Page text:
By Wendy Koch
New Mexico’s push to reduce greenhouse gas emissions, challenged by its new GOP governor, has won backing from the state’s Supreme Court.
“No one is above the law,” the state’s chief justice, Charles W. Daniels, said Wednesday in announcing the decision to order the rule be published, reports the New York Times. The court was responding to a lawsuit filed on behalf of New Energy Economy, an environmental group.
Late last year, in the final days of the Democratic administration of Gov. Bill Richardson, the New Mexico Environment Improvement Board adopted rules to reduce greenhouse gas emissions 3% per year from 2010 levels, with a goal to cut emissions 25% below 1990 levels by 2020.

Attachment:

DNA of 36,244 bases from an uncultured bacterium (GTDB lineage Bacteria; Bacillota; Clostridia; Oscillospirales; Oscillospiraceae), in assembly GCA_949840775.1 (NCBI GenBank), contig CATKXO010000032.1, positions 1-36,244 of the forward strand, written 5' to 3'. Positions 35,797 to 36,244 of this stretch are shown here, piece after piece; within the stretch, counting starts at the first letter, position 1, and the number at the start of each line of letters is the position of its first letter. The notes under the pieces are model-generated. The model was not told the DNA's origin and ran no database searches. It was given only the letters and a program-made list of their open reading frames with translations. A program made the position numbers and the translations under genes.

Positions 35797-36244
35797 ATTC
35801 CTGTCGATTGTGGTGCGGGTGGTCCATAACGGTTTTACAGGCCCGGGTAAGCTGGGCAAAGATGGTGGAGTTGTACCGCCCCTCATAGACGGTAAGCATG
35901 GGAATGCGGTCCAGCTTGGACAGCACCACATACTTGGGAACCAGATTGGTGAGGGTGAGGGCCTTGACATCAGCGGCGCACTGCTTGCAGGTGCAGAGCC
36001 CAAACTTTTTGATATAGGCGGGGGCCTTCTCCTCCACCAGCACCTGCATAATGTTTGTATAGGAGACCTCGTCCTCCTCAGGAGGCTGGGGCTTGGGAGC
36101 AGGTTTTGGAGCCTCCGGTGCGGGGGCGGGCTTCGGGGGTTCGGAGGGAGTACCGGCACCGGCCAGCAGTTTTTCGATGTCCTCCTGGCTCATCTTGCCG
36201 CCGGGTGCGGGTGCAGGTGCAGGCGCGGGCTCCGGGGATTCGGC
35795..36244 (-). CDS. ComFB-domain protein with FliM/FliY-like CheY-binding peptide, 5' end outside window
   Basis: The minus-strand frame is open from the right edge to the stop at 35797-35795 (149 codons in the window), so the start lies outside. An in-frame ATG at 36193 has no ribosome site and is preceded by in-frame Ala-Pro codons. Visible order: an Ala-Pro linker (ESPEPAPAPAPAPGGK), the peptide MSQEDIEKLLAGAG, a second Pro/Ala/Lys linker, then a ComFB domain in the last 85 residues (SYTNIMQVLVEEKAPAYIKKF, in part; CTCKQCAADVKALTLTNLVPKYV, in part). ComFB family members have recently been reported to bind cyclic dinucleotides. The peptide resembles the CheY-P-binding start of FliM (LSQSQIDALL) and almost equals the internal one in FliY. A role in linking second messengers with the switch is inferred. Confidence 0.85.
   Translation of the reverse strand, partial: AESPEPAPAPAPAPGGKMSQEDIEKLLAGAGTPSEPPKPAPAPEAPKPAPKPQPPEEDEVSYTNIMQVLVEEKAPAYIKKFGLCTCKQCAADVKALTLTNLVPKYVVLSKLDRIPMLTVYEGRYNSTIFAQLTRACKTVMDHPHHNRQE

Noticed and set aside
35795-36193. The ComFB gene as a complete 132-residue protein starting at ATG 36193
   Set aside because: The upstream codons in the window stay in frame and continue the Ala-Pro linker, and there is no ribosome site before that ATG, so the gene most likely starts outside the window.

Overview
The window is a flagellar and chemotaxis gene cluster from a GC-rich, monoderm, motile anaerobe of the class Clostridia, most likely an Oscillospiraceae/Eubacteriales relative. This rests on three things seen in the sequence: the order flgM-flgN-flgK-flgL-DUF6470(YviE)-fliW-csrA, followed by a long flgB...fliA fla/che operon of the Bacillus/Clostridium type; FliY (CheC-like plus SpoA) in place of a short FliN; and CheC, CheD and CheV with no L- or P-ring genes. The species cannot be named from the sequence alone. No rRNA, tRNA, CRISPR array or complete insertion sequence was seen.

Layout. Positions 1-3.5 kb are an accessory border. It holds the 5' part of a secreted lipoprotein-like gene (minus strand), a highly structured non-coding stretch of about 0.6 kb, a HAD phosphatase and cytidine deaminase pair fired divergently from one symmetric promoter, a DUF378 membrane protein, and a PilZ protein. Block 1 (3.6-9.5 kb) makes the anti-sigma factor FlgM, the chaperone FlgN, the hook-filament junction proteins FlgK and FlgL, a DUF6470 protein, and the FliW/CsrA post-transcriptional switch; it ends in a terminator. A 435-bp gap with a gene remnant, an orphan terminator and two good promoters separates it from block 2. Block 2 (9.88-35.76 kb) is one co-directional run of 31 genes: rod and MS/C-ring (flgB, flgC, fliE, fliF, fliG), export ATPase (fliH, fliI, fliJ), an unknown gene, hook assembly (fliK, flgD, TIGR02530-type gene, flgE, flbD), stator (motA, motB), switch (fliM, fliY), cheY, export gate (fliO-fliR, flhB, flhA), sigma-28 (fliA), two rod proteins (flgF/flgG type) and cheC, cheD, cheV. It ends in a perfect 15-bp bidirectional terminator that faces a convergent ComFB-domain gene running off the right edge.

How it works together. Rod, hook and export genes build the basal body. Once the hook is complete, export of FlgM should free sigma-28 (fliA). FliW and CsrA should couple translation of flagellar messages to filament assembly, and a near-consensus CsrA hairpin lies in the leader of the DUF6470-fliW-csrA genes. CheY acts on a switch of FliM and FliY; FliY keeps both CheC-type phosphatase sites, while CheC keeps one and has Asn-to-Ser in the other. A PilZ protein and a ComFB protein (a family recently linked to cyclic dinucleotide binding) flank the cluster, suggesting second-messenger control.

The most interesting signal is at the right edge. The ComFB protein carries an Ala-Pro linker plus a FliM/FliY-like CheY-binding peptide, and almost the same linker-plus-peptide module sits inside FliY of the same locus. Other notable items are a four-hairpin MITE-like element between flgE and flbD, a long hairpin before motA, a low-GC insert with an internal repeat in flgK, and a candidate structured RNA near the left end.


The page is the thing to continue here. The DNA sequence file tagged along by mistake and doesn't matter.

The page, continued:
New Mexico is slated, via the Western Climate Initiative, to join California and three Canadian provinces next January in requiring businesses to buy allowances for their carbon dioxide emissions through a regional “cap and trade” program.
Yet Martinez, who took office Jan. 1, has opposed that approach. On Jan. 4, she removed all the members of the Environmental Improvement Board, saying it acted after the state Legislature rejected a cap-and-trade proposal.